How do you put a price on the life of a beloved pet?

Daniel “Frank” Blanchard, III April 16, 2021

In modern society, it is no exaggeration to say that dogs, cats, and other domestic pets are considered members of the family. An owner’s relationship to his or her pet is often characterized by a strong emotional attachment. This phenomenon has undoubtedly contributed to the rise of nationwide animal-medicine practices and hospitals, the burgeoning industry of pet insurance, and the proliferation of pet store chains, pet products, luxury pet resorts, and various other business ventures seeking to profit off the special bond between owner and pet.

It is thus unsurprising that incidents of accidental or intentional injury to beloved pets can be emotionally devastating and especially tragic for their owners. Unfortunately for those pet owners, the law has not caught up to this reality.

The majority of courts continue to adhere to the historic and arguably outmoded rule that classifies domestic pets as chattels or as just another form of personal property, thus they strictly limit the damages recoverable for a pet’s injury or death to its “fair market value” and prohibit recovery of any damages for emotional distress, mental suffering, loss of companionship, or other non-monetary losses. In the eyes of the law, the sentimental value of the pet or the special value derived from the familial-like attachment between the owner and his or her pet is unworthy of legal protection in the form of an action for civil damages. In the vast number of cases, this failure to acknowledge the emotion value of pets means a pet’s owner is left with little or no recourse because most pets have very little, if any, economic value.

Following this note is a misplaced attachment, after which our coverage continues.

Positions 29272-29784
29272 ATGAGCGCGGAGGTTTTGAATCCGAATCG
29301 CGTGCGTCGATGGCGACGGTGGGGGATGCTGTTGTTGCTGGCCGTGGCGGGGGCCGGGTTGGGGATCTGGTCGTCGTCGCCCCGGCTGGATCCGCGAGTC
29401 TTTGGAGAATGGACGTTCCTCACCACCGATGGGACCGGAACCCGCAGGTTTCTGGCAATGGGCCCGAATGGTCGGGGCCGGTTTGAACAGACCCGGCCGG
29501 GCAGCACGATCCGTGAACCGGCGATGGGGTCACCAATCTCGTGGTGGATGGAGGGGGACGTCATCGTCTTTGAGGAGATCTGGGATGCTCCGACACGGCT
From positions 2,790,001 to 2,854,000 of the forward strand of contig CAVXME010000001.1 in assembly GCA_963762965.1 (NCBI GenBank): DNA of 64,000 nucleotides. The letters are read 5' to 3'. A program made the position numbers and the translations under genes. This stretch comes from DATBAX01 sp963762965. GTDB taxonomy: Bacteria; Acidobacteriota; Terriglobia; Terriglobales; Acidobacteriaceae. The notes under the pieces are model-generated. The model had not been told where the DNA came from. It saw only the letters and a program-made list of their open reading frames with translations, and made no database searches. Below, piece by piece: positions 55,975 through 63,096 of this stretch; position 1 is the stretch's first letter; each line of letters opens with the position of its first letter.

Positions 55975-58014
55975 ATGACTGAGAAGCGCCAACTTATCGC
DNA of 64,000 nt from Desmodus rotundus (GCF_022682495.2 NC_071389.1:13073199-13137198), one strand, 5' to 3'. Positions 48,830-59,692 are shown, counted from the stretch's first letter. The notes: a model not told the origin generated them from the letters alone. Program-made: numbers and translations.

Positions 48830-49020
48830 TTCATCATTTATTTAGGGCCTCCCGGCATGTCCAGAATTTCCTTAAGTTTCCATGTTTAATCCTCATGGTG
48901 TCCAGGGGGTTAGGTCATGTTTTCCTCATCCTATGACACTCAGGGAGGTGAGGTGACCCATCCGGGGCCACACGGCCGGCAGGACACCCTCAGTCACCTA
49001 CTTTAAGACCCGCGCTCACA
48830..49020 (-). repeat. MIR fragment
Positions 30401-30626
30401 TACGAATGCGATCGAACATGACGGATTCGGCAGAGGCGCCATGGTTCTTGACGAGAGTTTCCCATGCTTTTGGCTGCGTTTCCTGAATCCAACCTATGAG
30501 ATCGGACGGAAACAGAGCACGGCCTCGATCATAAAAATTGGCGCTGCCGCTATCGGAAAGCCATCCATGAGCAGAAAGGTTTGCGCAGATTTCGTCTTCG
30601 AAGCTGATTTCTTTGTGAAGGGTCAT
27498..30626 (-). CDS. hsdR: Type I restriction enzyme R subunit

South Carolina’s appellate courts have not definitively resolved this issue, although it appears our state will follow the mainstream rule. Several years ago, in Bales v. Judelsohn, 2005-UP-509 (S.C. Ct. App. Aug. 30, 2005), which is an unpublished decision that has no precedential value, the South Carolina Court of Appeals confronted this question in the context of a lawsuit involving negligently inflicted injuries to a pet dog. The Court acknowledged the dearth of state law on the subject, but observed that “[t]ypically, the courts [from other jurisdictions] have limited the award of damages to the dog’s market value in view of the general recognition of dogs as personal property.”

The Bales decision is in accord with the rule followed in most other states. Most courts hold that the proper measure of damages recoverable for the negligent injury or death of a pet animal includes the pet’s fair market value and any reasonable medical costs incurred in treating the animal for its injuries. This means that the loss of companionship and emotional injuries resulting from the negligent death of a pet are not compensable injuries.

The outcome may be different if the wrongdoer intentionally or maliciously—rather than merely negligently—caused the injuries to the pet. In such a case of intentional or malicious conduct, the recoverable damages may include the owner’s mental suffering as a result of the injury to the pet, but again, South Carolina’s courts have not yet addressed this issue.

The wisdom of this distinction in the law is debatable. From the owner’s perspective, it matters little whether the loss of his or her pet was the result of some negligent or intentional act. However, until the law catches up with the current concept of the relationship between owner and pet and the new role that pets play in society, pet owners may not receive full compensation for their losses when their pet is injured or even killed unless they can show intentional or malicious conduct.

The attorneys at Rosen Hagood understand that pets are family. If you are struggling with the loss of a pet and need legal guidance, we are here for you.

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